I don’t think anyone understood how important the Steam games service would become when it was released in 2003. The general mood, as I recall it, was skepticism. Valve was a great game developer, but opening a digital game store was an entirely different business with different challenges.
Steam is now approaching 10 years old. Its impact has been undeniable. Millions of gamers enjoy the service’s seamless community services, low prices and excellent selection. I have been one of them – until now. While I will be keeping my current Steam games (of course) I will no longer be buying products there. If a game is released only through Steam, I will not play it. Here’s why.
The Turning Point
Valve recently released new terms of service that deny users the right to a class action lawsuit. This is, at least in the United States, entirely legal. The only way to resolve a dispute is through binding arbitration with Valve.
That’s a bad thing to do, but it’s also understandable. Every company has moved to exclude class action lawsuits ever since the United States Supreme Court struck down a California law that forbids companies from excluding class action suits in their terms of service.
What really struck me, however, was Valve’s response to those curious about what would happen if they denied the updated terms of service.
Thank you for contacting Steam Support.
We can permanently deactivate your account for you, remove any stored payment information and clear your Steam games profile.
Disabling your account will not result in a refund, as explained in the Steam Subscriber Agreement.
The games in your account will not be accessible for future use. It is impossible to make your games available once your account has been deactivated and your information deleted or archived. Once we have permanently deactivated the account, we will not be able to reactivate the account upon a future request.
Yep. If you don’t want to accept the new terms of service you have the right to have all the games you purchased deactivated. Forever.
A Problem Of Precedent
This is troublesome not just because of the class-action issue. It’s troublesome because Valve is saying it has the right to changes the terms of service at any time. If the user choses to reject the new terms, Valve will not give the user the chance to continue using games purchased under the earlier terms. Those games will simply vanish, along with the user’s account.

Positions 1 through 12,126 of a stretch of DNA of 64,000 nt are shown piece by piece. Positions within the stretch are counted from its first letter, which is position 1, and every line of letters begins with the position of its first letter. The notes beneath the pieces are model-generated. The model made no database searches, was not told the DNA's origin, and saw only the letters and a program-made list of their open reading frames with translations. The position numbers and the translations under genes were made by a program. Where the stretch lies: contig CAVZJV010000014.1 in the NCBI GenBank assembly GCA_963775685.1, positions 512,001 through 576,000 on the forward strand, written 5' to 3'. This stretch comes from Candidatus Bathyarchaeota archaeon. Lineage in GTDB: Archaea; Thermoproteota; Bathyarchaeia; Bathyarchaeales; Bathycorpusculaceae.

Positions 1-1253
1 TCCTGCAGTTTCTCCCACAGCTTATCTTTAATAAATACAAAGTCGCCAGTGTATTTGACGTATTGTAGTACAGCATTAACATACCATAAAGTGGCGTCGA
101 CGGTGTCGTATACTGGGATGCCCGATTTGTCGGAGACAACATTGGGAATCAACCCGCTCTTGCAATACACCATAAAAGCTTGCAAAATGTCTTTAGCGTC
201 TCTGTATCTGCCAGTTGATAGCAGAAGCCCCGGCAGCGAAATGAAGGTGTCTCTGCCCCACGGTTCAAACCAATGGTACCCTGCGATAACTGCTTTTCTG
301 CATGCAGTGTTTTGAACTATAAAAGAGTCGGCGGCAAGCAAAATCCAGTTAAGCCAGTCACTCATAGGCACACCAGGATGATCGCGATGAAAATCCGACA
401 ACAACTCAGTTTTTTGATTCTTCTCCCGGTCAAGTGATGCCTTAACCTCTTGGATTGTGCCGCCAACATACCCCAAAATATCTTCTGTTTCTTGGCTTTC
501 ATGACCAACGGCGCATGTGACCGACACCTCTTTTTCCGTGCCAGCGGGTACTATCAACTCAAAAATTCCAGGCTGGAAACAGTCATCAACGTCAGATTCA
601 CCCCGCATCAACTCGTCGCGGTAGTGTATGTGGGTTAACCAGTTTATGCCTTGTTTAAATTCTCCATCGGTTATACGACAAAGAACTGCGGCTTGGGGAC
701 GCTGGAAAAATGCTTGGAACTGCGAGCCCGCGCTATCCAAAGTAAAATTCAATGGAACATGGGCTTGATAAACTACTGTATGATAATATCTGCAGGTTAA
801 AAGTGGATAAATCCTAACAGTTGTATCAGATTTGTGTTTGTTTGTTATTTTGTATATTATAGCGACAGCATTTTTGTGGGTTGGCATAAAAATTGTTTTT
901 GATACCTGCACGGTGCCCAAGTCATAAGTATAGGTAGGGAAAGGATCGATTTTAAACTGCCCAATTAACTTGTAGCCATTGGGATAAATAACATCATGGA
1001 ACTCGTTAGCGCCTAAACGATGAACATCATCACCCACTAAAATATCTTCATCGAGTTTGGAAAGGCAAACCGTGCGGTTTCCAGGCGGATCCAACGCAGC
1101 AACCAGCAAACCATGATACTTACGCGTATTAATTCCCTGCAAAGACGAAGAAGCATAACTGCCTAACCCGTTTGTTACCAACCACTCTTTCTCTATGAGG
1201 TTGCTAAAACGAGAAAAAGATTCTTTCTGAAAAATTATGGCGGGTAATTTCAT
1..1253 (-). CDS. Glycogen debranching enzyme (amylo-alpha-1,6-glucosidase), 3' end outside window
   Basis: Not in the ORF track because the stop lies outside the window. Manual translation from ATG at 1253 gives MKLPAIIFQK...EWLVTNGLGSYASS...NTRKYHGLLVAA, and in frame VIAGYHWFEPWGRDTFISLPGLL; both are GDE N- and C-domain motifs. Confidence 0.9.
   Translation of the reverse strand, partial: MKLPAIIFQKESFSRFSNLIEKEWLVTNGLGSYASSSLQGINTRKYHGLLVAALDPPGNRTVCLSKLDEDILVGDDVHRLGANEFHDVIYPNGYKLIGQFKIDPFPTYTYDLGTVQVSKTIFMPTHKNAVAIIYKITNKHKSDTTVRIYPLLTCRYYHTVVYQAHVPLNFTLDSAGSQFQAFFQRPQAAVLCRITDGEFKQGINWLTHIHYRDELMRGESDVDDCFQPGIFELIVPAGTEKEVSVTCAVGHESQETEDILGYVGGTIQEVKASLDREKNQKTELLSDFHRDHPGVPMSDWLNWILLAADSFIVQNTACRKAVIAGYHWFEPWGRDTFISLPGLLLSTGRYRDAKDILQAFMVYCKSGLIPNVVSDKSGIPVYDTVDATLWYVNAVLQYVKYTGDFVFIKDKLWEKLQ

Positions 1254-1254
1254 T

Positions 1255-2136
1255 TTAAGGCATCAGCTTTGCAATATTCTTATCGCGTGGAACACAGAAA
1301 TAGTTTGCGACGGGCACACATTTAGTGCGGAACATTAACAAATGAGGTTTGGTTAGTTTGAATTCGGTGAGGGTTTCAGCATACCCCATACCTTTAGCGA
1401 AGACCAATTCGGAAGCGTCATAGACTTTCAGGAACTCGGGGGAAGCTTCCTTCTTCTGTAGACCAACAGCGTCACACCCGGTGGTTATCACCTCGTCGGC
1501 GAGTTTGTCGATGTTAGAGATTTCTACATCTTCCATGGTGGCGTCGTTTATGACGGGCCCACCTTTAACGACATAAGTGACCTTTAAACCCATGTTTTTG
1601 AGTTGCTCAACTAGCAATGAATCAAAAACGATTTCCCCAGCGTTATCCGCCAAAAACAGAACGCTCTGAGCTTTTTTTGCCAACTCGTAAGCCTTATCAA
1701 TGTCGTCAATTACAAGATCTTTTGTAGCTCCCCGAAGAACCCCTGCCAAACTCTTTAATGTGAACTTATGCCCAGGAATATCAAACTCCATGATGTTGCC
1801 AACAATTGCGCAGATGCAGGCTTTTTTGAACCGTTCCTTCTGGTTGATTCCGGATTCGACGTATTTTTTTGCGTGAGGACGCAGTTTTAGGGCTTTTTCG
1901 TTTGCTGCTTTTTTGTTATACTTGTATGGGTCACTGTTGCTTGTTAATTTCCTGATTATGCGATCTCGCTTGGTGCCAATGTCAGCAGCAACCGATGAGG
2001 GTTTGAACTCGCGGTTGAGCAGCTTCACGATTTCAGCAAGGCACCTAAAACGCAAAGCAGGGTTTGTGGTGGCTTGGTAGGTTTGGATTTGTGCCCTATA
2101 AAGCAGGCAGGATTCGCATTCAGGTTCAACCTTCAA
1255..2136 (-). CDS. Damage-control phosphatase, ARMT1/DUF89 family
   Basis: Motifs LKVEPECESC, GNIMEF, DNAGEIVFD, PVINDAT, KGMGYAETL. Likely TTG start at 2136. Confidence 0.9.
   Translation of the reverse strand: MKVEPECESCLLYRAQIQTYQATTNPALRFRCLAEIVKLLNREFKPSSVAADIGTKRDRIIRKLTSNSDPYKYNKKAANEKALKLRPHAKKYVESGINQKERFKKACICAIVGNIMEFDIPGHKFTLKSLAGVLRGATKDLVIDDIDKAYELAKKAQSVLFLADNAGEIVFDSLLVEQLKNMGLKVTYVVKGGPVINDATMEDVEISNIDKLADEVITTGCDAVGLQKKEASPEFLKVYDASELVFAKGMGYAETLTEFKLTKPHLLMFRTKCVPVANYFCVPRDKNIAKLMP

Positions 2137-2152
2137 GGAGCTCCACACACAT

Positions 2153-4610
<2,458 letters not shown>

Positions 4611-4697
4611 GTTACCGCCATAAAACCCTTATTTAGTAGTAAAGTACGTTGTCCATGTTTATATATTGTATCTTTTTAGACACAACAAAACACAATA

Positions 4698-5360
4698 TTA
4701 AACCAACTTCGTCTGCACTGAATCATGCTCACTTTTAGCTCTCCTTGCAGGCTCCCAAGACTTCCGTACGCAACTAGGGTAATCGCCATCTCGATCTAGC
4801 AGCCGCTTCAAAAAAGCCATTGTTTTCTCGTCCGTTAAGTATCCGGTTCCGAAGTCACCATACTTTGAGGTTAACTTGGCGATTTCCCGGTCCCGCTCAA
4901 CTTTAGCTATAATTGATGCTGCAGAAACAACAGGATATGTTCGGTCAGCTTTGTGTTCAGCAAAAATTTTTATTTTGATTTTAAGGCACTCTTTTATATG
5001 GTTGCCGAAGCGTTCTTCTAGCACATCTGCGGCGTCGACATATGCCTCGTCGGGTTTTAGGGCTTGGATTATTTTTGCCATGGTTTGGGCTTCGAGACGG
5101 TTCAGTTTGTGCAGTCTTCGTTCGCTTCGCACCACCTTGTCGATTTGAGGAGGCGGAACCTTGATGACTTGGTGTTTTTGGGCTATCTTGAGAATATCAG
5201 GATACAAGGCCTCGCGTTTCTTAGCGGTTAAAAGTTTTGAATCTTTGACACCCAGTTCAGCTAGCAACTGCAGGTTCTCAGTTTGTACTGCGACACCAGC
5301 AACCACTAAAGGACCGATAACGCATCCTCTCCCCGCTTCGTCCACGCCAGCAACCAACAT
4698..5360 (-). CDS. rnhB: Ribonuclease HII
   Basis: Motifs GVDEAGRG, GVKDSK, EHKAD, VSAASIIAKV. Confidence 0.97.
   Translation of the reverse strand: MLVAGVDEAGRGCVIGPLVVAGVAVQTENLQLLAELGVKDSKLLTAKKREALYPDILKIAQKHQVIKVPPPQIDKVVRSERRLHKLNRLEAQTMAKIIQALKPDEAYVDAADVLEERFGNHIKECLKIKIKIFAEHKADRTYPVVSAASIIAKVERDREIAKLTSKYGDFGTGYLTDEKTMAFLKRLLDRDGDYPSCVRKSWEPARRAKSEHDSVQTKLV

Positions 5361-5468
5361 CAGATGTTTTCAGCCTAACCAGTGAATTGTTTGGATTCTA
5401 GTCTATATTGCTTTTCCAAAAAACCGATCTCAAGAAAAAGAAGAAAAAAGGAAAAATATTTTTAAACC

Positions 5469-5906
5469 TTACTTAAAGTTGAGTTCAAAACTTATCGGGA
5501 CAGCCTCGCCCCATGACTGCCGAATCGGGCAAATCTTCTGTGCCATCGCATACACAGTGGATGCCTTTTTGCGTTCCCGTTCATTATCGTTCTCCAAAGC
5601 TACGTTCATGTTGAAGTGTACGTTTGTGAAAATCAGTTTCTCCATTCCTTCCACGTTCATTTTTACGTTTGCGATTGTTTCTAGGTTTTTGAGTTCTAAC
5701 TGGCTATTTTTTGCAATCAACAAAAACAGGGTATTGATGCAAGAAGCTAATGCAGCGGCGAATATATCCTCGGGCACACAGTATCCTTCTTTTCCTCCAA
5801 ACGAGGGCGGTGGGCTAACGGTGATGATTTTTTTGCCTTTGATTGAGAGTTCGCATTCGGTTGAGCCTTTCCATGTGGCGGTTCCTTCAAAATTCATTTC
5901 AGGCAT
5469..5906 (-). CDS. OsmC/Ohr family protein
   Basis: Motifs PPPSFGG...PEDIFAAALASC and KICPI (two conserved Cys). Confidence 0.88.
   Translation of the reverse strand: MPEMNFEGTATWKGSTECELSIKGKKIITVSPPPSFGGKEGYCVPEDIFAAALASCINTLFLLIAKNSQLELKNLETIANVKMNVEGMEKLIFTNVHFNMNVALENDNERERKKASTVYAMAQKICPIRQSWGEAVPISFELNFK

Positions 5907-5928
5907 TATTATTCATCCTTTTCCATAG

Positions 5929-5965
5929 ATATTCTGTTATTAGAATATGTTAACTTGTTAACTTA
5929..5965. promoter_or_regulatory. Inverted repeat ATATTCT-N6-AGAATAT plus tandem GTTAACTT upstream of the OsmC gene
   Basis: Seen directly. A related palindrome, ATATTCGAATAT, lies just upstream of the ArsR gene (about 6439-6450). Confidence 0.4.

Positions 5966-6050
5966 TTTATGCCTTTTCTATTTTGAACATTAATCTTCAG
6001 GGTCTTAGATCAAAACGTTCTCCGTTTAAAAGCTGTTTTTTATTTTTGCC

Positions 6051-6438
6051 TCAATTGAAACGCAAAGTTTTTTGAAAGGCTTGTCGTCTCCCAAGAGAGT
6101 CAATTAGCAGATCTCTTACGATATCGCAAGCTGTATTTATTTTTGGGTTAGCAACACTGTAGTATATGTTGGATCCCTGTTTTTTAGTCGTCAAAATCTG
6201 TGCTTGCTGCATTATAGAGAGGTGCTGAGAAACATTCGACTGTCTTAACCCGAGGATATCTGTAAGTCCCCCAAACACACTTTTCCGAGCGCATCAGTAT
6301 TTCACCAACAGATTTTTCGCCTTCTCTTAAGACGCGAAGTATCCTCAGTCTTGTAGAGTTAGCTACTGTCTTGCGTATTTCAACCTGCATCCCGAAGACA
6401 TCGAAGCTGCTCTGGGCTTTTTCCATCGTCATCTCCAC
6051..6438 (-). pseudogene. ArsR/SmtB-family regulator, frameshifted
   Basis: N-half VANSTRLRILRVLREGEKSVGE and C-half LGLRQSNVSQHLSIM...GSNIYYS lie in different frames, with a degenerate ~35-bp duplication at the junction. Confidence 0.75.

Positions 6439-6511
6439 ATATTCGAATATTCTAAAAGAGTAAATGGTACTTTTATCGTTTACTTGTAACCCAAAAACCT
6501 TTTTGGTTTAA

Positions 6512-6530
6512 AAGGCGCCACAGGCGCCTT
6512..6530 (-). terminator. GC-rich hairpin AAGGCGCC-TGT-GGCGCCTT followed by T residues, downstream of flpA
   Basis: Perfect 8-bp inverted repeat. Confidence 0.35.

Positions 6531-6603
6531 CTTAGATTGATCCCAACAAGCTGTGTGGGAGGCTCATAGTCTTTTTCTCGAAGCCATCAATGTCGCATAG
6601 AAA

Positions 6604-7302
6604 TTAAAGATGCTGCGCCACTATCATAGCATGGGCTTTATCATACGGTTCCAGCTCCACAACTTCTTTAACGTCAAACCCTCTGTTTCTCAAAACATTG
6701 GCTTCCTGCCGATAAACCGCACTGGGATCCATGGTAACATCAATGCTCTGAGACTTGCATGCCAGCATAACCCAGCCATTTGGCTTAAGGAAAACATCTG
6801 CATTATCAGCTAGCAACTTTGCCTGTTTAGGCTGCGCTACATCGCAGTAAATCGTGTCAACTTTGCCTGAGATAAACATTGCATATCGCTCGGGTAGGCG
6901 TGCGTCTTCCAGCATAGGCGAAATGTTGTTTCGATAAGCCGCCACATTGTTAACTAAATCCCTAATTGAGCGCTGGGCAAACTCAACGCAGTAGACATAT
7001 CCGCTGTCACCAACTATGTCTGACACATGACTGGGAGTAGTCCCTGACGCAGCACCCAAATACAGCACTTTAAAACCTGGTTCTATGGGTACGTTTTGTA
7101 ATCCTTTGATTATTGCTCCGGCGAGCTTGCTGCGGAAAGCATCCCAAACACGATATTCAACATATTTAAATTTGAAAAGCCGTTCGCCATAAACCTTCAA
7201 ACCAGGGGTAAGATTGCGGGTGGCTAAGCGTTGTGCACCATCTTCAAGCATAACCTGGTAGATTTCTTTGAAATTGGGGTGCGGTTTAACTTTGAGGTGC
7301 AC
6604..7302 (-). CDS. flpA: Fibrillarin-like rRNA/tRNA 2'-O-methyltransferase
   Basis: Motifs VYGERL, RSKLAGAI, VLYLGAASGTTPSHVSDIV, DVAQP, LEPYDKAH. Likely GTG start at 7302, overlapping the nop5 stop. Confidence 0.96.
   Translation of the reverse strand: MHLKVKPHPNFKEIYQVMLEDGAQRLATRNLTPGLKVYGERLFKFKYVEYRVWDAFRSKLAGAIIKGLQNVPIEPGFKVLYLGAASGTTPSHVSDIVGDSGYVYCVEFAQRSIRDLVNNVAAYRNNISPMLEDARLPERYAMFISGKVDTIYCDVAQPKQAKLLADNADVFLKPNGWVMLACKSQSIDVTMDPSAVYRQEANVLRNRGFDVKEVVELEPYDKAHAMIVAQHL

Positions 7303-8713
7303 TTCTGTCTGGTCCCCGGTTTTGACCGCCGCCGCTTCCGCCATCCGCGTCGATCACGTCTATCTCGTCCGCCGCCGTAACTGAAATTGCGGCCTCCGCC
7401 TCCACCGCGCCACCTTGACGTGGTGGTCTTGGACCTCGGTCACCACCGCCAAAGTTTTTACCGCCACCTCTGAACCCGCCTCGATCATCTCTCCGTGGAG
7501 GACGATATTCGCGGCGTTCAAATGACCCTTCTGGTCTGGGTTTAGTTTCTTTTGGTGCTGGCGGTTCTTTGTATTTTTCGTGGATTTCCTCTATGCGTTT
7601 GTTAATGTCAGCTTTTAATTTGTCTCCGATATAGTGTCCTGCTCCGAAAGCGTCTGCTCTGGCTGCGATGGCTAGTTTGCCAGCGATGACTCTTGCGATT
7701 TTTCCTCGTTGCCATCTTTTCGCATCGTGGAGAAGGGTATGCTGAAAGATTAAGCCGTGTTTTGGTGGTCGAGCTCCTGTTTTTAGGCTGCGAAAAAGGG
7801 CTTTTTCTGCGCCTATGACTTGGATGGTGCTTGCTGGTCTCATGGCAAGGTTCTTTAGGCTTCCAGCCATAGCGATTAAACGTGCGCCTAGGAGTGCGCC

I’m not a legal expert, but as far as I’m aware, there’s no precedent in law that prevents Valve from doing this. You could sue, but there’s no guarantee you’ll win. Companies change their terms of service all the time, in fact, and this is okay as long as users are notified.
I’ve heard fellow gamers speak in horrified whispers about this exact problem, but most assumed it would happen only after Steam was bought out by another company. They haven’t been bought out, but those worst nightmares are coming true.
If Valve thinks it is okay to hold games hostage in order to force users to accept terms of service that deny their right to a class action lawsuit, what else might they do?
We’re In Deep
In 2010 I wrote an article for The Escapist titled Steam: A Monopoly In The Making, in which I shared my concerns about Steam. I was troubled because Steam had such a large share of the digital distribution market, and that share seemed to be growing. This puts gamers in a position where Steam is sometimes the only choice or, because of the success of Steam sales, the only logical one.
The fact I’ve purchased titles through Steam since I wrote that article is a testament to the service’s strength. In many cases, I had no choice – the games were not available without a Steam account. If I were to leave Steam by disputing their new terms of service I would be giving up access to about 100 games that I have paid for.
Most of us are in deep with Steam, and we’ll only get in deeper as time goes on. This gives Steam additional leverage to use against us when they change the terms of service. The situation reminds me of the Penny Arcade cartoon that made fun of Microsoft’s subscription music service. Yeah, you can leave any time you want. So long as you don’t mind killing all your favorite games.
What Can You Do?
Leaving Steam isn’t really an option, and wouldn’t do anything besides destroy access to some of my favorite titles. I will, however, stop buying games from the service.
What are the alternatives? Well, there’s GOG. Formerly known as Good Old Games, the service changed its title because it no longer restricts itself to old games. They’re 100% DRM free. You need to log in to your account to download, but that’s it.
The Humble Indie Bundle and similar offers provide another solution. They can deck you out with numerous games for one affordable price (which you get to choose). Again, it’s DRM free.
And then there are the rare developers that release games entirely on their own. One example is 2×2 Games, whose recent strategy game Unity Of Command can be purchased directly from the developers.
I’m not saying this will be easy. There are a lot of games that I’ll miss out on because I don’t want to purchase from Steam any longer. But I think that, in the long run, it will be the better choice. I don’t want to have 100 more games tied to my account when Steam inevitably takes some other disruptive action that I don’t agree with.
What do you think of Steam games? Will you be walking away from Steam? Or are you sticking with them? Tell us your opinion in the comments below.
Explore more about: Steam.